*Marine unit has different fuel line, not plastic. The plastic fuel lines in the truck kit do not meet ABYC, USCG or minimum standards your insurance company may want to see depending upon where you are..
US specific , EU versions have plastic pipe as per road versions , irrespective of code , either pipe works fine

Quote:

*Marine kit has marine specific software to minimize lock outs. On trucks they know where the fuel tanks are in comparison to the fuel metering pump. Not so on boats so the software is different.
Lockout software is market specific and also version specific. My airtronic has no lockout , in talking with Eberspacher they mentioned lockouts have been removed from Airtronics and significantly increased in hydronics. Irrespective lockouts are not an issue on a properly installed and maintained unit

Quote:

*The truck kit comes with very little duct hose & less supply/return outlets/inlets

*The truck kit does not come with exhaust lagging.

*The truck kit does not come with a muffler and some marine kits do.

*The truck kit does not come with double walled marine SS exhaust hose it is single wall and not recommended as safe for marine use.

*The truck kit does not come with the exhaust fitting for the transom

*The truck kit does not come with a marine mounting bracket, they mount them on a floor. Floor mount is steel not SS.
All these are merely extras and can be purchased if you need them , the marine kit has woefully too little pipe anyway. Buy it all on fleabay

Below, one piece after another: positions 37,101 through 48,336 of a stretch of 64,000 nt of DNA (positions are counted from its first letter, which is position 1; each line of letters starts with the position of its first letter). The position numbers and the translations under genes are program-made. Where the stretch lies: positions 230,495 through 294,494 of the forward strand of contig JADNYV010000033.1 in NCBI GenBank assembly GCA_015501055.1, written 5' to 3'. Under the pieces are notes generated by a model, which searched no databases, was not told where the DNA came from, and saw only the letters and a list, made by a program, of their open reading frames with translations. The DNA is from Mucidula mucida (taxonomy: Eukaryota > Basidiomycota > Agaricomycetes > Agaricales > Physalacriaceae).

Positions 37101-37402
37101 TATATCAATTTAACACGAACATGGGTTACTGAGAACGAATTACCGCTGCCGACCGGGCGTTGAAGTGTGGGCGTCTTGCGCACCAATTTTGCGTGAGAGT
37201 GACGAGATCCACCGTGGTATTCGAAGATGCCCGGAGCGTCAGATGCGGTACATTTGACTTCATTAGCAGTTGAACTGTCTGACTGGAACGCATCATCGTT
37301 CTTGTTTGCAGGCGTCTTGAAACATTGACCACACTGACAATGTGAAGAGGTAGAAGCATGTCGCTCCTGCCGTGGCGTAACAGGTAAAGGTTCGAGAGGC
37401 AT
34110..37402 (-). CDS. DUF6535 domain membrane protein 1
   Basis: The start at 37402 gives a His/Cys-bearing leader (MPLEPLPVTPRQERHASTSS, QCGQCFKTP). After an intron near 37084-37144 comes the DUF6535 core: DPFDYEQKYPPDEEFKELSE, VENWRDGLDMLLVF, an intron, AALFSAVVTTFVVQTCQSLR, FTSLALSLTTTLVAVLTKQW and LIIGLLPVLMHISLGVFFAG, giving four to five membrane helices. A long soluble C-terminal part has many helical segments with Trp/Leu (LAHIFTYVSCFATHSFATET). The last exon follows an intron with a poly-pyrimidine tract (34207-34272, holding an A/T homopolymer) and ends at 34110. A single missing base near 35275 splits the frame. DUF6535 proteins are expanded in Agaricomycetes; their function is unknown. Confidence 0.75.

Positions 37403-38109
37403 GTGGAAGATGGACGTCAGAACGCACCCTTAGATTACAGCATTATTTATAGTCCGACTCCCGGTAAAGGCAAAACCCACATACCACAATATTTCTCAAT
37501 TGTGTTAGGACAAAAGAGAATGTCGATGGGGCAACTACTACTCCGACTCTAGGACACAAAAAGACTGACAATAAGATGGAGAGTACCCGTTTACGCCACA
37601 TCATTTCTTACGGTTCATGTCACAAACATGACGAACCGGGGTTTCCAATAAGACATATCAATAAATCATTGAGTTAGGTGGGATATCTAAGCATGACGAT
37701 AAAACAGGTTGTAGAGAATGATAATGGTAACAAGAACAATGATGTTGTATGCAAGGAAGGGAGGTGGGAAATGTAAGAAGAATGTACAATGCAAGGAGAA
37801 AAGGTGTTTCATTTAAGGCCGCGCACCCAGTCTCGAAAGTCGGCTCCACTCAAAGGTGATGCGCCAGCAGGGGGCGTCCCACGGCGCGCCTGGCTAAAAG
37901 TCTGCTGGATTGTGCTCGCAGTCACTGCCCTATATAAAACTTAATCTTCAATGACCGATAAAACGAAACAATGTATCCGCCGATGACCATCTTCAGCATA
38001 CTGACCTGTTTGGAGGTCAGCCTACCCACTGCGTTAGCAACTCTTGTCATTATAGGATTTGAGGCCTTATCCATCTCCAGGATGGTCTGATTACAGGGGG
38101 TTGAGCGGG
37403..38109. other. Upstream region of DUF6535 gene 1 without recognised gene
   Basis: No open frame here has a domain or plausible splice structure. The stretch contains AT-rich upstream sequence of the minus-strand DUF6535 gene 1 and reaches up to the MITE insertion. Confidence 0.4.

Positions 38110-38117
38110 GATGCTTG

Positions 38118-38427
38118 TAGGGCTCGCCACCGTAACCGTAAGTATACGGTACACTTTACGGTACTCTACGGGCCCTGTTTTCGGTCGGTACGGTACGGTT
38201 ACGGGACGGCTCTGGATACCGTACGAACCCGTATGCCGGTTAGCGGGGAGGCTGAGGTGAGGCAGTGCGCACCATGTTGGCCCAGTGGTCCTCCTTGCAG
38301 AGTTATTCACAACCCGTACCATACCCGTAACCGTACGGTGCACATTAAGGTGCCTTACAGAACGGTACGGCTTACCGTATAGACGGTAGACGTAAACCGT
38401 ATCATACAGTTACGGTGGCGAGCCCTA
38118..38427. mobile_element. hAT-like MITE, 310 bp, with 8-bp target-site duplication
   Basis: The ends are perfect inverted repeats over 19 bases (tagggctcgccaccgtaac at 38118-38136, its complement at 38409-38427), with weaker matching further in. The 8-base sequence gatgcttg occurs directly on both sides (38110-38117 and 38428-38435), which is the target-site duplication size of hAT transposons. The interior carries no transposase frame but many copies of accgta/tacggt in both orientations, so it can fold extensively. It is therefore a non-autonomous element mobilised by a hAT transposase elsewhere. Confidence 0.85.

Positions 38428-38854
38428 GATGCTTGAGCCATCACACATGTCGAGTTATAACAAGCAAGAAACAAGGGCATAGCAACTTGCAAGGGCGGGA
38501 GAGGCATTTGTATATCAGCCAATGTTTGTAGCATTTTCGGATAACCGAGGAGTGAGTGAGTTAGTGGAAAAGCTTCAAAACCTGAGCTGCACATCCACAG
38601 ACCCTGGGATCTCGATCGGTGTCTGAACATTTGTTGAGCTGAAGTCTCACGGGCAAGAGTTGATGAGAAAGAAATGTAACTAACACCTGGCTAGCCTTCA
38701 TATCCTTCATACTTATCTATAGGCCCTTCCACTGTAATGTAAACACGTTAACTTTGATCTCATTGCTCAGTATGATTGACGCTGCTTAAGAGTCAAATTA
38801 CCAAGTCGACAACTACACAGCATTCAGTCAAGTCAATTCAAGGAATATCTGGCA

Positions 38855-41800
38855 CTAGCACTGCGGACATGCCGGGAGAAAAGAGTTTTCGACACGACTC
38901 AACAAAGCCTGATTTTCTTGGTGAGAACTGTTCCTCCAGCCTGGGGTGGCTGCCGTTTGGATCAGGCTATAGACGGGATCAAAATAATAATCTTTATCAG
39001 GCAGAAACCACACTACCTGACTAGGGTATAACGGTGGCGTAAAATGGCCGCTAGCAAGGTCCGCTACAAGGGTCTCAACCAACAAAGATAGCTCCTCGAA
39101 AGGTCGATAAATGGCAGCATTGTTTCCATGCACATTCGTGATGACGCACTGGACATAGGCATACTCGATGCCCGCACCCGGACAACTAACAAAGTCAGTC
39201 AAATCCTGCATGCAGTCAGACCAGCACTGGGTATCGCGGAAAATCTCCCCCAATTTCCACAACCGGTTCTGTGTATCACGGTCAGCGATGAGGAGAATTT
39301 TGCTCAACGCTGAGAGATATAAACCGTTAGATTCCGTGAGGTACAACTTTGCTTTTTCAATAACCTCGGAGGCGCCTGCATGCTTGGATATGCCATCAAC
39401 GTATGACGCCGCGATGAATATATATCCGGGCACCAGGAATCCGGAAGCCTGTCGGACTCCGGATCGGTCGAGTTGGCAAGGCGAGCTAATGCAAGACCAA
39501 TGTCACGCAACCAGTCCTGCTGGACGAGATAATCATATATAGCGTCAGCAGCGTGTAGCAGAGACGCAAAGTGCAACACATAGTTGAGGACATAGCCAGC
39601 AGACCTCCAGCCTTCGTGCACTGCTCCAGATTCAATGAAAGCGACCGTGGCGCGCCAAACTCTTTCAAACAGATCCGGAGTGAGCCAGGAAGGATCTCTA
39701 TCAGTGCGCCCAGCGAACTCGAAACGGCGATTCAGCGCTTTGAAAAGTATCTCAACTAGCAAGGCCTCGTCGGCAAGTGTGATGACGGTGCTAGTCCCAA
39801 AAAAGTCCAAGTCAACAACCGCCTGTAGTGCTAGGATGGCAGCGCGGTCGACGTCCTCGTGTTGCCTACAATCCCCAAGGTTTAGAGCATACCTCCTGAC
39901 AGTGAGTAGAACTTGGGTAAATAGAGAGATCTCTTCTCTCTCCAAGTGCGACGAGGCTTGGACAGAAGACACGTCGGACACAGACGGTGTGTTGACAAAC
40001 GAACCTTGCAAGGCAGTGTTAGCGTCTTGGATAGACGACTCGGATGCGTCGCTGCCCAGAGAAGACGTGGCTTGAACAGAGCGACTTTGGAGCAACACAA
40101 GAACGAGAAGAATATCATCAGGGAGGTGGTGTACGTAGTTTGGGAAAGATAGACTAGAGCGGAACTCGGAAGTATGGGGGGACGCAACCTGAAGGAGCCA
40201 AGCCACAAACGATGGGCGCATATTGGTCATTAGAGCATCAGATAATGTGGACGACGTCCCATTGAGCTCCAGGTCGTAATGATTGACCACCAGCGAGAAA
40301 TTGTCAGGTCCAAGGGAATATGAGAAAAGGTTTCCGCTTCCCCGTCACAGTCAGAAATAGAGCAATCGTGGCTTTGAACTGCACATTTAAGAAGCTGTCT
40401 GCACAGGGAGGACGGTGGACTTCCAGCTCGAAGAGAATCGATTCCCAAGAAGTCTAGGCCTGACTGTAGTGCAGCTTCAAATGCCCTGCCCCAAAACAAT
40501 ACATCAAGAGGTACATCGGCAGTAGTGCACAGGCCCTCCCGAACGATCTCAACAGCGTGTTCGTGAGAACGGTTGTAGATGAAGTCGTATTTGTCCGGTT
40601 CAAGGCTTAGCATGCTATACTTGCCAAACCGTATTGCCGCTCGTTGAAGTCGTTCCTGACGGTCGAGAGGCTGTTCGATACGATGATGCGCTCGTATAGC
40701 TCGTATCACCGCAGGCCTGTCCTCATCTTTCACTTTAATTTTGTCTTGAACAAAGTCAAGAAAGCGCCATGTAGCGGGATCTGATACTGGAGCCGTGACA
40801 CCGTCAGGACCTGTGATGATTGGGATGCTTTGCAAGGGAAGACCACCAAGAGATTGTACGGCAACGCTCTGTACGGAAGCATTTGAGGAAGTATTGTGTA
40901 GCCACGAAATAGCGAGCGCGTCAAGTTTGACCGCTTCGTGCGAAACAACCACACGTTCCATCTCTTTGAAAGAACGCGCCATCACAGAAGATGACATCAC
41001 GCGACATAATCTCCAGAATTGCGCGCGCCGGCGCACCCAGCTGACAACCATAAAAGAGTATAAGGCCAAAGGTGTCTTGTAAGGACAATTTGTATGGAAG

Quote:

*On some models the marine kits use a larger duct hose diameters and heater outlets to make up for the longer runs in boats.

*Truck kits don't come with exhaust condensate drains (some marine kits don't either)

I have installed a number of Espar's for folks trying to save a buck. It always costs more, in the long run, when you buy a truck kit off eBay or the net compared to a marine kit.
I've installed three 2nd hand truck models with purchased marine accessories. ( Including Ebespacher and non Ebesspacher marine exhaust parts, the skin fitting is outrageously priced) The basic Eberspacer body is identical to the truck unit things you mentioned are merely accessories. The truck market is a useful source of 2nd hand units nsyalbeit they tend to be the small models. Also busses and ambulances for the bigger ones. Eberspacher has never actually made a specific marine unit ( only accessories ) and in fact in the UK, they have issues with running on GAS Oil, which boats use as opposed to DERV which trucks use.

Quote:
I would urge you to buy the unit from whomever will stand behind it and service it locally. I would also not install an Espar without the digimax thermostat. These stats allow you to re-set codes and trouble shoot the codes. The service tool for this cost over $1000.00 and the Digi-Max D-1000 stat costs under $100.00

I would also not advise a tee into an existing fuel line. The fuel metering pumps need the small diameter pick up the Espar ships with, or a custom one with small ID, or they tend to lock out and cause problems especially on boats that heel and the pick up may expose.